The Social Security Act of 1935 has delivered monthly retirement payments to American workers over seven decades. Social Security has also paid benefits to survivors of deceased workers, including minor children. For a short time, the payments for the surviving children of deceased workers was extended to those enrolled in college to age 22 years; however, this benefit for has been eliminated. Today, only Social Security benefits for college-enrolled, disabled survivors of deceased workers remain.
Social Security History
The Social Security Act of 1935 was enacted primarily to give monthly payments to those workers who were over the age of 65 and no longer working. The program was also designed to partially offset the reduction in family income due to the death or disablement of the primary income earner. This included paying benefits for dependent minor children defined as those children who were under the age of 18 and still living with their parents.
Benefits for College Students
In 1965, Social Security benefits were extended to children who were full-time students up to the age of 22. The reason for the broadening of the program's reach was the realization that children who are full-time students after age 18 frequently remain dependent on parents for financial support. The age of 22 was selected because this was the average age for students to complete a four-year college education.
Termination of College Benefit
At its peak nearly 900,000 college-age students received Social Security benefits in 1977 and the peak payout was nearly $2.4 billion in 1981. In 1981, a law was enacted to phase out the Social Security payments to college-age survivors of workers by 1985. The program came to an end in April 1985.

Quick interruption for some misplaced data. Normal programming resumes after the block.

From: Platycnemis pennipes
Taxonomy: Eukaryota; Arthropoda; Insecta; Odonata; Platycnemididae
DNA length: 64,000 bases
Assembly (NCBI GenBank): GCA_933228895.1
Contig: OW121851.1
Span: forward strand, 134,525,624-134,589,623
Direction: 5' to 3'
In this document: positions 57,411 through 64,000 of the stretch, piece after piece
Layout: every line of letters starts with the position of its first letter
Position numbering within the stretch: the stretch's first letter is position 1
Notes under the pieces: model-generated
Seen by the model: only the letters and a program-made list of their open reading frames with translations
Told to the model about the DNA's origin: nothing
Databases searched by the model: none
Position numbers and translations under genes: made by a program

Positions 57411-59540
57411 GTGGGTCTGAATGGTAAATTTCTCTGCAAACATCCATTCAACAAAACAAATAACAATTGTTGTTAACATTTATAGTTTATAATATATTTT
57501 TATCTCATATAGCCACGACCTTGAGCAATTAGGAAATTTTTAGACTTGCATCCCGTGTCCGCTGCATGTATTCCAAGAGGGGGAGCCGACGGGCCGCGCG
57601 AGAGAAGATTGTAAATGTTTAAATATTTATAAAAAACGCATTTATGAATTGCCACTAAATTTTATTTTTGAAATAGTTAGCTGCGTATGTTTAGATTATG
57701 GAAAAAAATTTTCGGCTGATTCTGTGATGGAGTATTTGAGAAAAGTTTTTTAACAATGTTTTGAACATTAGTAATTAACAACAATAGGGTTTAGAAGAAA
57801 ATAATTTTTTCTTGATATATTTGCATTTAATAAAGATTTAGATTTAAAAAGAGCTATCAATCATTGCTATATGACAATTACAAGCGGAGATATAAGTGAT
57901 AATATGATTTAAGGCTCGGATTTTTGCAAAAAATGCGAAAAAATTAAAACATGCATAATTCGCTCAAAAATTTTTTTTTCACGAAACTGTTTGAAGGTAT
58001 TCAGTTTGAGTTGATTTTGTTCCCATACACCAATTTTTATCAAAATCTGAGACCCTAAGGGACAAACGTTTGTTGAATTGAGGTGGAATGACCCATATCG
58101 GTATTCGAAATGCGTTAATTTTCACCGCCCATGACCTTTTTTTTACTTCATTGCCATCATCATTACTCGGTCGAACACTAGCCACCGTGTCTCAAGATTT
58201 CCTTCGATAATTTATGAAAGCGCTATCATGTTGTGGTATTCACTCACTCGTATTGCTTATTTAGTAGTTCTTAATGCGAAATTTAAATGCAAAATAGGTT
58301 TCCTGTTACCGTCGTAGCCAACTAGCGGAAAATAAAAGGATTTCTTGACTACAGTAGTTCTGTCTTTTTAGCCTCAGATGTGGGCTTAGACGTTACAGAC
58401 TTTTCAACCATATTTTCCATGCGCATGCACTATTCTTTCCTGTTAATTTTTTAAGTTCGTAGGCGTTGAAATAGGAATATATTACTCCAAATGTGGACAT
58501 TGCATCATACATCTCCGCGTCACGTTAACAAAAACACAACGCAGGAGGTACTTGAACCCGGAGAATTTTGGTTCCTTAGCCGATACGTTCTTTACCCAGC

Continued Benefit for Disabled
Although the payment to survivors college-age children has ceased, the payment of Social Security benefits to the college-age disabled persons continues. If a child age 18 and over has a disability that began before age 22, he may qualify for benefits as long as he is not doing "substantial work." The recipient must fulfill Social Security's definition of disability for an adult and have a parent who is deceased or receiving benefits.
- Comstock/Comstock/Getty Images
- How to Transfer Stock Between Brokerage Accounts
- What Happens After the IRS Accepts My Return?
- How to Change My Bank Account From Sole to Joint
- How to Find Out How Much Money I Made Last Year
- What Is OASDI/EE on a Paycheck?
- What Documents Are Needed to Prove to the IRS That a Child Is Yours?
- 10 Things That Can Ruin Your Retirement
- What Are Mortgage Buyback Requests?
- FHA Guidelines for Employment Gaps
- Do I Need a Tax ID Number to Claim Preschool Expenses on Income Taxes?